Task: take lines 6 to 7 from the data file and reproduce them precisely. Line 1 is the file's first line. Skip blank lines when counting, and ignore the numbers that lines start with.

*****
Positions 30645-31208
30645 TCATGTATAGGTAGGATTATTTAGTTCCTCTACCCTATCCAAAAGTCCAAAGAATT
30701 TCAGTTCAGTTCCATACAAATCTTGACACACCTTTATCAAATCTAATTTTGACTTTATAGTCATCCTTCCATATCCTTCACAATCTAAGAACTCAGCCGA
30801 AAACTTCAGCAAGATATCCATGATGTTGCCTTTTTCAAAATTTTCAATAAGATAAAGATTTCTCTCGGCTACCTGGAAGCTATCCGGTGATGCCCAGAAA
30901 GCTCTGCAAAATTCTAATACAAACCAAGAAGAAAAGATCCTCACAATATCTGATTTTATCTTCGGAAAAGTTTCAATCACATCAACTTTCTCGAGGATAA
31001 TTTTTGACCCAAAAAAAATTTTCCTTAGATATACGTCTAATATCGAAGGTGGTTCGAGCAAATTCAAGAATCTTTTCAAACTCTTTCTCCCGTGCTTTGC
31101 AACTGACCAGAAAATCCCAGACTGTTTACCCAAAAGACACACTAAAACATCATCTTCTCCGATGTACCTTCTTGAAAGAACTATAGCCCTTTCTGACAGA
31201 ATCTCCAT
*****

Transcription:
31001 TTTTTGACCCAAAAAAAATTTTCCTTAGATATACGTCTAATATCGAAGGTGGTTCGAGCAAATTCAAGAATCTTTTCAAACTCTTTCTCCCGTGCTTTGC
31101 AACTGACCAGAAAATCCCAGACTGTTTACCCAAAAGACACACTAAAACATCATCTTCTCCGATGTACCTTCTTGAAAGAACTATAGCCCTTTCTGACAGA